Statistically speaking, quarterback
It speaks volumes that the Panthers still rolled to a 31-7 victory.
"I could not have done it without my offense, and they could not have done it without me," Newton said. "There are a lot of guys going unnoticed behind the scenes that make this work.
"It is not a one-man team. I think that's what we have learned more as the season has progressed."
Newton had been in full Superman mode in the four games prior to Sunday, moving faster than a speeding pass rusher and leaping would-be tacklers in a single bound to the tune of an average of more than 340 yards of total offense per game.
Against the Chargers, he totaled just 238 yards but was super nonetheless, in more subtle ways. He didn't have any head-turning runs that Peyton Manning could only dream of, but he showed that his head is in the game in the same way that Manning has for countless seasons now.
"He is getting the ball out. He is hitting all of his targets. He is looking downfield," running back
Williams was the beneficiary of Newton's maturing, take-what-they-give-you approach. For the second consecutive week, Newton and Williams hooked up on a long touchdown that started out as a smart decision, in this case a designed dump-off behind the line of scrimmage that Williams and his blockers turned into a 45-yard touchdown.
"He has really improved, especially with checking it down to the second read or dumping it off to the backs, or with getting the ball out of harm's way and throwing it out of bounds," offensive coordinator Rob Chudzinski said. "Those are the things that quarterbacks can do to keep drives alive.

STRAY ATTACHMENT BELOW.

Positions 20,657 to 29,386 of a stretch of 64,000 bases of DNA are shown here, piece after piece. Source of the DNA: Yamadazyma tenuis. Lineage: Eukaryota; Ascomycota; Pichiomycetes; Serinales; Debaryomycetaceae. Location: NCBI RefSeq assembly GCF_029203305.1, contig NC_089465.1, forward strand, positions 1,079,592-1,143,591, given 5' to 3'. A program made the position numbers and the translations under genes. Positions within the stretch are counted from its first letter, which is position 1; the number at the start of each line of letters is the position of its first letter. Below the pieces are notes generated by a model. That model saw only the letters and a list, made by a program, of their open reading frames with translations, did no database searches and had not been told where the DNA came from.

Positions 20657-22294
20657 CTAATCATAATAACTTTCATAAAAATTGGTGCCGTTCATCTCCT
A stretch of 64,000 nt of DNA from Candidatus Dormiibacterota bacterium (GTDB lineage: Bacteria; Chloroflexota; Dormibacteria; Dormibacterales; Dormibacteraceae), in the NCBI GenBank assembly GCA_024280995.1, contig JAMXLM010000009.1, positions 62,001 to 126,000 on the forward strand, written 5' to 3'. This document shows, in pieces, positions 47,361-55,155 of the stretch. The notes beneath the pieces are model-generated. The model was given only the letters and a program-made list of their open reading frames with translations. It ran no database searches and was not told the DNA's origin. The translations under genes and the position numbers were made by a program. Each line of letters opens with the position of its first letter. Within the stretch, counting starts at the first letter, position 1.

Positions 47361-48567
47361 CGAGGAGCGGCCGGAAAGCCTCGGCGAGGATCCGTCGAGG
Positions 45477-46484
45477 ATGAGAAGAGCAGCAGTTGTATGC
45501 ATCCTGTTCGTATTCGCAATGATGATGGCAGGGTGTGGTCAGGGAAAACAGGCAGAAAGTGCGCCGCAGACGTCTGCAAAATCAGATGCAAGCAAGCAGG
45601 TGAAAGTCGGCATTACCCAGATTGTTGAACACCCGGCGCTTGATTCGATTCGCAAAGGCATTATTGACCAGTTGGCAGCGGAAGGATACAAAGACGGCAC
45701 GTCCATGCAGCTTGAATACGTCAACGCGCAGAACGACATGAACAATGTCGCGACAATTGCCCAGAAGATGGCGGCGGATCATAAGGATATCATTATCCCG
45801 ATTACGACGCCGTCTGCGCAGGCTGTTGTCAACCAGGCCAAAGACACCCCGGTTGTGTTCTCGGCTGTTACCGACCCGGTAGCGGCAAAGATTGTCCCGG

"We've been good at creating big plays and getting things down the field. He's doing a good job of stringing those together with the checkdowns and the short passing game."
Newton has thrown 152 consecutive passes without an interception, a franchise record. Again Sunday, as has been the case almost without fail during the streak, Newton didn't even come close to throwing a pick. When the Chargers pass rush hemmed him up better than some other recent opponents have, Newton didn't hesitate to throw the ball away when that was the best course of action.
Newton is doing what every coach calls for his players to do week after week but usually with mixed results: He is learning from his mistakes.
"There were a lot of plays that could have gone 50/50 and a lot of things we wish we could have done better," Newton said of the team's challenging season. "We've been through a lot this season to say the least. To grow from it is the only thing we can do, and that's what we have been doing."
After Newton rewrote the NFL record books for rookie quarterbacks last season, many observers painted a picture of it simply being a matter of time before his team caught up with him and the Panthers' win-loss record matched his record of achievement.
It is a matter of time, but Newton himself has needed time just like the young team that surrounds and supports him.
"As far as personnel, there is no difference. I just think our mindset and maturity have come along," Newton said. "I've learned a lot and I think there is still more that I can learn from and get better at.
"I know this is not the first time nor will it be the last time that I will be faced with adversity and I just have to learn from it. As a leader you are faced with a lot of different things and that is one thing I have learned, especially in this league where every single facet is critiqued on the field and off the field. It has been a challenge for me, but I have been learning from a lot of different people how to become a complete leader."